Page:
Pharmakon - Bestial Burden

I tend to be pretty open-minded when it comes to my musical consumption, but the one genre I’ve never really been able to get into is noise. The closest I’ve ever really come is Merzbow’s collaborations with Boris. When I try listening his solo recordings, though, I feel like I’m missing something; I have a hard time distinguishing one track from the next. But there was something about Decibel magazine’s recent Noise issue made me feel like I needed to revisit the genre, specifically the works of Margaret Chardiet, better known as Pharmakon, whose second album Bestial Burden was recently released by Sacred Bones, a decidedly non-noise label I’m most familiar with as the home of arty synth-pop chanteuse Zola Jesus. And while I still don’t know if I would say that I ‘get’ noise as a genre, I absolutely fucking love this Pharmakon record. 

Unfortunately, it’s also an album I’m finding it difficult to write about. I mean, it’s a noise record—most of the usual descriptors don't apply. So what is it about Pharmakon that makes Bestial Burden so enjoyable? For me, I think it comes down to the fact that Chardiet’s particular brand of noise has multiple points of entry for me as a listener that I never found in artists like Merzbow, Bastard Noise or Surachai. The biggest one is the heavy industrial influence in the music, and I don’t mean what’s considered ‘industrial’ these days; there’s something about the shape and structure that owes more to the early Wax Trax! sides I was listening to in high school than it does a harsh noise record. A lot of that is due to the drum machine, which alone makes the music far more accessible. Vocals are also used to great effect, from the black metal screeches of “Intent or Instinct” to the truly unsettling repetitions of the phrase ‘I don’t belong here’ and twisted laughter of “Bestial Burden.” None of this makes the album a particularly easy listen, but it does help put Bestial Burden on more familiar ground, which in turn invites multiple listens.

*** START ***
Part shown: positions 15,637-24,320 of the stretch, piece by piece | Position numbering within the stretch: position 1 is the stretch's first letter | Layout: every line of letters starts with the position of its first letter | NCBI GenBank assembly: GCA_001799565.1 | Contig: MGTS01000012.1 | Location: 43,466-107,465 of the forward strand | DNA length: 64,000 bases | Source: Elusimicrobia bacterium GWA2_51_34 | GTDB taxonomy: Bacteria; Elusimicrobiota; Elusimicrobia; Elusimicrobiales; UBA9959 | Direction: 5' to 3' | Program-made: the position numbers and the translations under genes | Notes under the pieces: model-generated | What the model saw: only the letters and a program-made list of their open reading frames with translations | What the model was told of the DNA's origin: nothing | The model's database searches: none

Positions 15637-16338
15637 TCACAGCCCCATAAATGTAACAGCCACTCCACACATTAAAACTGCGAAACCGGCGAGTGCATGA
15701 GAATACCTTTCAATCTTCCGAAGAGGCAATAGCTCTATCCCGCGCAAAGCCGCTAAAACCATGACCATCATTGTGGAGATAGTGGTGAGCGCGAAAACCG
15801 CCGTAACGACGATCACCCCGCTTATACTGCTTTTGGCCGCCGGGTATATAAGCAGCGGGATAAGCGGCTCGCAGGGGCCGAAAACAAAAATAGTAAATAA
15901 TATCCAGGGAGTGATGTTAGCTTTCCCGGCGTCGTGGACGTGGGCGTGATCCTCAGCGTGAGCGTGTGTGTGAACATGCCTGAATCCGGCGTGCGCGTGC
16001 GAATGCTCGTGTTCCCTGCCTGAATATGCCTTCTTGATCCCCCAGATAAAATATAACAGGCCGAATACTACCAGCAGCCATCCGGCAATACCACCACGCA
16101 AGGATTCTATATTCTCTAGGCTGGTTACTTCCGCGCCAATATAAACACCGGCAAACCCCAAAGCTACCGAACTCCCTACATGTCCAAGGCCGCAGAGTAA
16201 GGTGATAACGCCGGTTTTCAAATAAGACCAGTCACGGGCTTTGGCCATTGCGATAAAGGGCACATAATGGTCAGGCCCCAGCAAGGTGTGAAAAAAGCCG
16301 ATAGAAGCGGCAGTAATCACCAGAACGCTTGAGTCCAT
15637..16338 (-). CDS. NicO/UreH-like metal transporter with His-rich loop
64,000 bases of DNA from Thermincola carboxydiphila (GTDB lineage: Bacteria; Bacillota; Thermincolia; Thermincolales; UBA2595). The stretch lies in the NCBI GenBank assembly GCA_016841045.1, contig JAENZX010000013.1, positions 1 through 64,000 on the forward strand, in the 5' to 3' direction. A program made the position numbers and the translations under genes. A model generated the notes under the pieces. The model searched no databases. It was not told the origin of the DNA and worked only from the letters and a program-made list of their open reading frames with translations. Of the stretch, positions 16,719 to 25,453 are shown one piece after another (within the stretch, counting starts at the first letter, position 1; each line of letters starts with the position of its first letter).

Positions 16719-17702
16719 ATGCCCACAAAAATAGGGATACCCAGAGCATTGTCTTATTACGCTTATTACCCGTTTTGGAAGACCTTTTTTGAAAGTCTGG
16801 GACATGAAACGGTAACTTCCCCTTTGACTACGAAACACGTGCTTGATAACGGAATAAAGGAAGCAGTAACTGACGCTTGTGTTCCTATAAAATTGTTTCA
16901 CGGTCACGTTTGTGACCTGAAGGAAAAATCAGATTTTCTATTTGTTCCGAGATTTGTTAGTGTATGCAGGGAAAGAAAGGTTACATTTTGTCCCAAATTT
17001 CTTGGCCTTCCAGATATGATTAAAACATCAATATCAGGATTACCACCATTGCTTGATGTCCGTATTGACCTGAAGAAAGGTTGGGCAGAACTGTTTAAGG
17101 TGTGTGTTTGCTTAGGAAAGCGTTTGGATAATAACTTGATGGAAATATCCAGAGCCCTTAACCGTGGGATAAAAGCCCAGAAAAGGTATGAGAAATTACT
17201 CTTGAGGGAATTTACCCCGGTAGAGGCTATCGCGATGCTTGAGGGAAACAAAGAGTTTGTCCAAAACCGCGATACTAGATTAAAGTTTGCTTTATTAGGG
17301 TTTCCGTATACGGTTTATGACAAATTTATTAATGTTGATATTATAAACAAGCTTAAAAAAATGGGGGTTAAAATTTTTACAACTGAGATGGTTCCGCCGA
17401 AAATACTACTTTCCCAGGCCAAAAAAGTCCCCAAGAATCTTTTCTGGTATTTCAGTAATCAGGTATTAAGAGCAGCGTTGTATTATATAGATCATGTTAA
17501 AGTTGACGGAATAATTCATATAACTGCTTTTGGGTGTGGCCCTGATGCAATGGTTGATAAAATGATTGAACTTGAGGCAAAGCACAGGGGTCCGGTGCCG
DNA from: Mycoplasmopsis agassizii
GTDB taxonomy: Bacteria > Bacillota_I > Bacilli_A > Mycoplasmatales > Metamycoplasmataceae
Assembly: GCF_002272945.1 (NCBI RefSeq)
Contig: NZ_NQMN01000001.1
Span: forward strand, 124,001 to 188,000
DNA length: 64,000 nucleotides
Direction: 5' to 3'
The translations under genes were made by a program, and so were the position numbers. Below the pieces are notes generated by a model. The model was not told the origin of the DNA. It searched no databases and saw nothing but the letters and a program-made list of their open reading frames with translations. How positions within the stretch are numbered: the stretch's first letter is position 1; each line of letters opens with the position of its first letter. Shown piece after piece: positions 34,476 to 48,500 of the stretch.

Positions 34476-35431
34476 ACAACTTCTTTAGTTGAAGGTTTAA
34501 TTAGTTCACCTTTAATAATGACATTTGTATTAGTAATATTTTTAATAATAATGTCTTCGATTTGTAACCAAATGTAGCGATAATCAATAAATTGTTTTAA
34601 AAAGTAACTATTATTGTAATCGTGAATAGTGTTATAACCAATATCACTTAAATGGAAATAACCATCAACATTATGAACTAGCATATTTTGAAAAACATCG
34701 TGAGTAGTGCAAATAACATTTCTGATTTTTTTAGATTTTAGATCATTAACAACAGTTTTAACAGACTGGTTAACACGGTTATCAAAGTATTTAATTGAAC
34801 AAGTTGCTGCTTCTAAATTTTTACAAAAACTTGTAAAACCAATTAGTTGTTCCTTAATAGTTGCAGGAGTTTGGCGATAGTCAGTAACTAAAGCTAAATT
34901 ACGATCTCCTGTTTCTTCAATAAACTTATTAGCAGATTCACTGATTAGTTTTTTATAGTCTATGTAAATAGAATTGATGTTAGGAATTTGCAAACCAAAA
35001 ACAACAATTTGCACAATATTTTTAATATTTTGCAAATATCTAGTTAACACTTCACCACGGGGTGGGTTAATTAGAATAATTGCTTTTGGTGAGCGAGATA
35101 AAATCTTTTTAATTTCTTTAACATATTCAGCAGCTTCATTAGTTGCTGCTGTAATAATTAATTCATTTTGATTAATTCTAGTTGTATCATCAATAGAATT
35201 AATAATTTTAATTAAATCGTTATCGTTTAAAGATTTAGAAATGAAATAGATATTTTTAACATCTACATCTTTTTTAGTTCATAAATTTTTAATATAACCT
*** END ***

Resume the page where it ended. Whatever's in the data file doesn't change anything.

The second point of entry has to do with the album’s subject matter. As every review of the record has mentioned, the record was inspired by a medical emergency; last year, just before she was supposed to embark on her first European tour, her doctor found a cyst so large it could have killed her. The experience permeates Bestial Burden, from the artwork (which also seem to owe a debt to the first two Carcass records, especially the interior art) to the song titles (“Body Betrays Itself,” “Autoimmune”), to some of the song structures; the album opens with ninety seconds of hyperventilation that could be a panic attack, and “Primitive Struggle” is essentially two and a half minutes of someone vomiting over a sparse electronic drumbeat. They aren’t pleasant sounds, but much like the way gurlesque poets (not to get too obtuse here) use exaggerated, grotesque descriptions of the body in their work as a way to create intimacy through repulsion, Chardiet uses them to a very basic fear of illness and dying to create that same kind of intimacy (and I suppose it’s possible that I’m overthinking this, but go read Ariana Reines’s The Cow or Lara Glenum’s The Hounds of No and then come back to this album—the parallels are striking).

Regardless of the reasons, Bestial Burden is an engagingly complex record that rewards multiple listens. Whether you’re a fan of noise or (like me before hearing this album) not, I can’t recommend it highly enough. Right now I’d even go so far as to say that it’s my album of the year.

You can purchase Bestial Burden on CD or vinyl from Sacred Bones Records